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  • Ins and Outs: The Concrete Central Mixer and More

If you’ve followed General Chipping long enough, you know that we recommend booking concrete chipping every three months for a crew’s concrete central mixer. But, how much do you know about those mixers? The truth is, there are many options out there — options tailored to specific job types and preferences. Let’s take a look at the various mixer types and their primary functions.

The Continuous Mixer
Continuous mixers, as the name suggests, produce concrete by being fed raw material continuously through an intake. They then mix the material and, using a discharge mechanism, dispense the completed product so concrete crews can get to work. This mixing and dispensing process takes place throughout the project’s duration, ensuring an ongoing flow of concrete to the crew. You’ll most often spot this type of mixer at work on large-scale construction projects.

The Batch Mixer
As you might have gathered, batch mixers produce concrete one batch at a time. They feature blades that, when in rotation, mix the concrete, which can then be poured out for use. These mixers, which are most common on small- to medium-sized projects, come in two varieties:

  • The Drum Mixer: A drum that features a double-conical shape. It may feature either a single set or multiple set of blades to mix and discharge the concrete. There are three types of drum mixers.
    • Tilting Drum Mixers can tilt upward during concrete preparation, and then downward when the time comes to dispense the product. The drum for this mixer type is closed on one end and can handle a steady workload.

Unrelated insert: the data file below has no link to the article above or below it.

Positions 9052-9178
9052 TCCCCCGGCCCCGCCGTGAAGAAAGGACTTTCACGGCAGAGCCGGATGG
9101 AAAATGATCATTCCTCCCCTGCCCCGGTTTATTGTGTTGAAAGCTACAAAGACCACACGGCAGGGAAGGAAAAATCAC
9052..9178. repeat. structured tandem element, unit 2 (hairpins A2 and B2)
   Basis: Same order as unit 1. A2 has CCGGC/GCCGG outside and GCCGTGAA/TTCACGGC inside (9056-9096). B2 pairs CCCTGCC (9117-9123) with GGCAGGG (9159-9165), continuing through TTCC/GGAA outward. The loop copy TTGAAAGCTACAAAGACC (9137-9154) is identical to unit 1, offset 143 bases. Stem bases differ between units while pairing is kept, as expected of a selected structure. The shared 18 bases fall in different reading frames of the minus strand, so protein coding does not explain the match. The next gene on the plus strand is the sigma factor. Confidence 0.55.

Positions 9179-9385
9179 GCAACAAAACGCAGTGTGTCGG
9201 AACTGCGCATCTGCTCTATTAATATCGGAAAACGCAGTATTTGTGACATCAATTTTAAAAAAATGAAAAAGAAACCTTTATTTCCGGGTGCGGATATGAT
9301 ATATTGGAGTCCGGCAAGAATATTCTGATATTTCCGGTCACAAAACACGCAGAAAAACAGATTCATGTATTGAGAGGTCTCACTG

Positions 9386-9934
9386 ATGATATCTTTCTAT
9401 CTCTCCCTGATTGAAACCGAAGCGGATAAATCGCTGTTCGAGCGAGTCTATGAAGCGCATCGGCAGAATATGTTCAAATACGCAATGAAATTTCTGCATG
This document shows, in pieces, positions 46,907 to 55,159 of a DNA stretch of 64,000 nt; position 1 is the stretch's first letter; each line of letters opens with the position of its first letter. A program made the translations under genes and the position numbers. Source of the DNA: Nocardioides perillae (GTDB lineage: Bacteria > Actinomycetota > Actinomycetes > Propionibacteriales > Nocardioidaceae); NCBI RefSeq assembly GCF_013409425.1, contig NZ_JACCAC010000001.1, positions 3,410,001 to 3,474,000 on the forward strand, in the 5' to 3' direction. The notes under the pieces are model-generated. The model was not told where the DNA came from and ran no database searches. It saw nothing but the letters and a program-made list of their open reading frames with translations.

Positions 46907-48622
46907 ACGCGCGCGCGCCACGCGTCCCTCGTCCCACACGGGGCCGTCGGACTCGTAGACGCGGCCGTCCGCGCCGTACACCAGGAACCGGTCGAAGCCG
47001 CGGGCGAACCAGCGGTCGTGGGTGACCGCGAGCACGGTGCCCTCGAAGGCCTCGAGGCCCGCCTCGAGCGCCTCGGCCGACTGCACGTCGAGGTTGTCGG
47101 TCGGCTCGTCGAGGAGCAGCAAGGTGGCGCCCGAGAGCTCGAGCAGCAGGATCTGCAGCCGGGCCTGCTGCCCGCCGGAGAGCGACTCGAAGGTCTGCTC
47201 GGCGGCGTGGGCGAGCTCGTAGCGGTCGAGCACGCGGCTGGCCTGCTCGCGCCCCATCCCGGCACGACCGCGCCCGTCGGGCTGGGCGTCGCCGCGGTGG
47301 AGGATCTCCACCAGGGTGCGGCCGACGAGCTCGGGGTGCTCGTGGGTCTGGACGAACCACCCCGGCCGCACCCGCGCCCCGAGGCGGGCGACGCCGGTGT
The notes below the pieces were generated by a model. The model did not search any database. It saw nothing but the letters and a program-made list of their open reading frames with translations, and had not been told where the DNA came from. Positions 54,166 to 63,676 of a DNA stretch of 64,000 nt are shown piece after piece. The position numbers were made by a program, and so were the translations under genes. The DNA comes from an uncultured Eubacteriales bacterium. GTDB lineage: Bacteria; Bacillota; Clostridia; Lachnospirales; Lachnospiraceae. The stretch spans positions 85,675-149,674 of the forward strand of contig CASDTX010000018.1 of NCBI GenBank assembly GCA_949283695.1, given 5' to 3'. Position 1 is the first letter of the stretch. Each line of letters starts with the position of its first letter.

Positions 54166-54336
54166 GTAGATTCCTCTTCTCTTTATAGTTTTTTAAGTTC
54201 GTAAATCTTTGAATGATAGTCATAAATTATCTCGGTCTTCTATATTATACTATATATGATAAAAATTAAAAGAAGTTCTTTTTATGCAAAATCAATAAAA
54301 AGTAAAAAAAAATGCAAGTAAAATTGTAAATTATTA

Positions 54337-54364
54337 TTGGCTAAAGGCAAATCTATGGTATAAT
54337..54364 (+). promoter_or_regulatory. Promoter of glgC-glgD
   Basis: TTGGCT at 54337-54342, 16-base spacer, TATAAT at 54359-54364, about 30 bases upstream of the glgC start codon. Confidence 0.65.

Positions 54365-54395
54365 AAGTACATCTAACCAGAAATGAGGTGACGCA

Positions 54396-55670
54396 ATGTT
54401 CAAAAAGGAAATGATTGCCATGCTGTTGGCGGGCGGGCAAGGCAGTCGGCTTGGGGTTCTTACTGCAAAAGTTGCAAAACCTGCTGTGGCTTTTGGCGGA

• Non-Tilting Drum Mixers rotate on a horizontal axis. They have an opening at both ends — one side for adding the concrete mix ingredients, and the other side to dispense the prepared mix. Blades help in the extraction process, as the mix is extruded through a chute.
    • Reverse Drum Mixers have an opening at both ends — one side for ingredients to be fed in, and the other side to dispense the mixture. They also feature two sets of blades. One set helps mix the concrete when it is rotating one way, while the other set of blades helps to discharge the prepared mix.
  • The Pan Mixer: Cylindrical in shape, pan mixers feature blades arranged much like a star — and scrapers to prevent the mix from sticking. Such mixers can feature either a fixed pan with rotating blades, or fixed blades with a pan that rotates to carry out the mixing.

Whether your drums are stationary or on the move — ready to serve on small construction sites or large — it’s important to keep up with routine maintenance. Regular central mixer cleaning — and chipping for your other drums, too — ensures your equipment will remain healthy and working well for you. If you have questions on any of this, or if you’re overdue for concrete chipping, feel free to contact us. Our trained staff is here to help keep your crew ready to roll!

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